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Blood. 2000 Mar 1;95(5):1680-6.

The endothelial cell protein C receptor aids in host defense against Escherichia coli sepsis.

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  • 1Oklahoma Medical Research Foundation (OMRF), Oklahoma City 73104, USA.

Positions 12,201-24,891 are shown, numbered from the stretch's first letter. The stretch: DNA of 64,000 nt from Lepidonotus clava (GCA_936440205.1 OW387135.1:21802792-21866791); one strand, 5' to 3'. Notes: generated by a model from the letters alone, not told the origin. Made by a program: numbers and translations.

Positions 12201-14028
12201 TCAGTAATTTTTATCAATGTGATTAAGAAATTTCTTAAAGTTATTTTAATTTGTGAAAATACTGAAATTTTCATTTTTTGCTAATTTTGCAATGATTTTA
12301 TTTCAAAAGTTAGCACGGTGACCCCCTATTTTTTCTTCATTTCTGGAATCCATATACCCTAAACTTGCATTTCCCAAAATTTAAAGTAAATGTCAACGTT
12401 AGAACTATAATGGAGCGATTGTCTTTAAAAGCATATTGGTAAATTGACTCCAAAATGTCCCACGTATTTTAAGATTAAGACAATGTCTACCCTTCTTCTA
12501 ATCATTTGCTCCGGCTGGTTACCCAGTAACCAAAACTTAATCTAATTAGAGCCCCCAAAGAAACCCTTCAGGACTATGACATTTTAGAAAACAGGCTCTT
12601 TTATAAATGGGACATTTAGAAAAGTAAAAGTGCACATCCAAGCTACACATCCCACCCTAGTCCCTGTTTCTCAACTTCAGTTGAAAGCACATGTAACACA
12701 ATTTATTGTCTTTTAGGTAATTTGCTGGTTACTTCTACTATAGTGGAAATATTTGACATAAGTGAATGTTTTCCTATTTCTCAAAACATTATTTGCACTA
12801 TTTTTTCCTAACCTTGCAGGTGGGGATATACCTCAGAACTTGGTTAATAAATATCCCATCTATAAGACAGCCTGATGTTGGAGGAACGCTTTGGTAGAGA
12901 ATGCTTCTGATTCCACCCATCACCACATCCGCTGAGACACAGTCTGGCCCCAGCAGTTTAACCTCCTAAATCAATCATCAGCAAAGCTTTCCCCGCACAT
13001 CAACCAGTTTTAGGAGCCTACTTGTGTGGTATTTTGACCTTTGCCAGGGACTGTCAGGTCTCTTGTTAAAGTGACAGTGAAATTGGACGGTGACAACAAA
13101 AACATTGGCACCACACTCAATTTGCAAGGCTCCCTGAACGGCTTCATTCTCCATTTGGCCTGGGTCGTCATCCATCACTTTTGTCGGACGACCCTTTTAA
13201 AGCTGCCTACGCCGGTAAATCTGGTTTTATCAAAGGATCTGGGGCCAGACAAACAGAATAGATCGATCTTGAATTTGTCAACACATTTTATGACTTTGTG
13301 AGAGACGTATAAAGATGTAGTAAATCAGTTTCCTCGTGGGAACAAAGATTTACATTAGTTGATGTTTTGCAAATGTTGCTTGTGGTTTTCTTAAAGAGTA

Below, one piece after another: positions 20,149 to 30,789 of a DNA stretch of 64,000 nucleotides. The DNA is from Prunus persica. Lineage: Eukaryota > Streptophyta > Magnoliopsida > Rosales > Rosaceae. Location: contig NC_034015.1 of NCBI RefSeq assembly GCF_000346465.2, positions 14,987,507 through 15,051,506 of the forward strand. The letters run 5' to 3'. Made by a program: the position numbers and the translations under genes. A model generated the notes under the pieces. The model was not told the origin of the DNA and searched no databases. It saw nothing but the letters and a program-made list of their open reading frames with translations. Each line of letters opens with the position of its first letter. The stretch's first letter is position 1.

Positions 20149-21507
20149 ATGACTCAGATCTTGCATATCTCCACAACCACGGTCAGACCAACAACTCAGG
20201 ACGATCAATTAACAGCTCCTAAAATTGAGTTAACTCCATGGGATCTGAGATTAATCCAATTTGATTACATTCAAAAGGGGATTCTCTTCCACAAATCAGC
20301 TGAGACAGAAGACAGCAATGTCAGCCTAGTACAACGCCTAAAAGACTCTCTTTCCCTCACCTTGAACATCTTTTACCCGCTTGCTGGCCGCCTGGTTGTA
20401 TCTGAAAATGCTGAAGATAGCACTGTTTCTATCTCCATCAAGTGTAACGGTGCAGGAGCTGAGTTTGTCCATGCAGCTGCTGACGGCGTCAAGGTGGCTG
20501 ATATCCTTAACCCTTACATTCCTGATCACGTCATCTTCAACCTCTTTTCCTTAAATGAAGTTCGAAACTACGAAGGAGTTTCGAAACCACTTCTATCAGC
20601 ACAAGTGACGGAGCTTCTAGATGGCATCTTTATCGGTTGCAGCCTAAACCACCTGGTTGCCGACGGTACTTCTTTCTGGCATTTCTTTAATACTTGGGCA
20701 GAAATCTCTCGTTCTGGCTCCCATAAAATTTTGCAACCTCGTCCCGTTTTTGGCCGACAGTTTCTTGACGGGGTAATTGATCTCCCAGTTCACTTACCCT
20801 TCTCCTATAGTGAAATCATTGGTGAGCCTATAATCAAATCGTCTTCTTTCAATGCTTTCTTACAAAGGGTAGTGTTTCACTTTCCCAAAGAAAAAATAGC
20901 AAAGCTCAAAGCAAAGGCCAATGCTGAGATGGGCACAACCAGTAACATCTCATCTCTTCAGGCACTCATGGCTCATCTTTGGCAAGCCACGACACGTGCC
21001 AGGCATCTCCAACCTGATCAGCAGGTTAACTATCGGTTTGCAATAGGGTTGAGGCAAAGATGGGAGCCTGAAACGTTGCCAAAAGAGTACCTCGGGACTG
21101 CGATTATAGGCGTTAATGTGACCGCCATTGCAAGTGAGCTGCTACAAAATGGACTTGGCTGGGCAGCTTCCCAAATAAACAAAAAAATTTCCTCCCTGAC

The influence of the endothelial protein C receptor (EPCR) on the host response to Escherichia coli was studied. Animals were treated with 4 separate protocols for survival studies and analysis of physiologic and biochemical parameters: (1) monoclonal antibody (mAb) that blocks protein C/activated protein C binding to EPCR plus sublethal numbers of E coli (SLEC) (n = 4); (2) mAb to EPCR that does not block binding plus SLEC (n = 3); (3) SLEC alone (n = 4); and (4) blocking mAB alone (n = 1). Those animals receiving blocking mAb to EPCR plus sublethal E coli died 7 to 54 hours after challenge, whereas all animals treated with the other protocols were permanent survivors. Histopathologic studies of tissues from animals receiving blocking mAb plus SLEC removed at postmortem were compared with those animals receiving SLEC alone killed at T+24 hours. The animals receiving the blocking mAb exhibited consumption of fibrinogen, microvascular thrombosis with hemorrhage of both the adrenal and renal cortex, and an intense influx of neutrophils into the adrenal, renal, and hepatic microvasculature, whereas the tissues from animals receiving only sublethal E coli exhibited none of these abnormal histopathologic changes. Compared with the control animals, the animals receiving the blocking mAb exhibited significantly elevated serum glutamic pyruvic transaminase, anion gap, thrombin-antithrombin complex, IL-6, IL-8, and soluble thrombomodulin. The levels of circulating activated protein C varied too widely to allow a clear determination of whether the extent of protein C activation was altered in vivo by blocking protein C binding to EPCR. We conclude that protein C/activated protein C binding to EPCR contributes to the negative regulation of the coagulopathic and inflammatory response to E coli and that EPCR provides an additional critical step in the host defense against E coli. (Blood. 2000;95:1680-1686)

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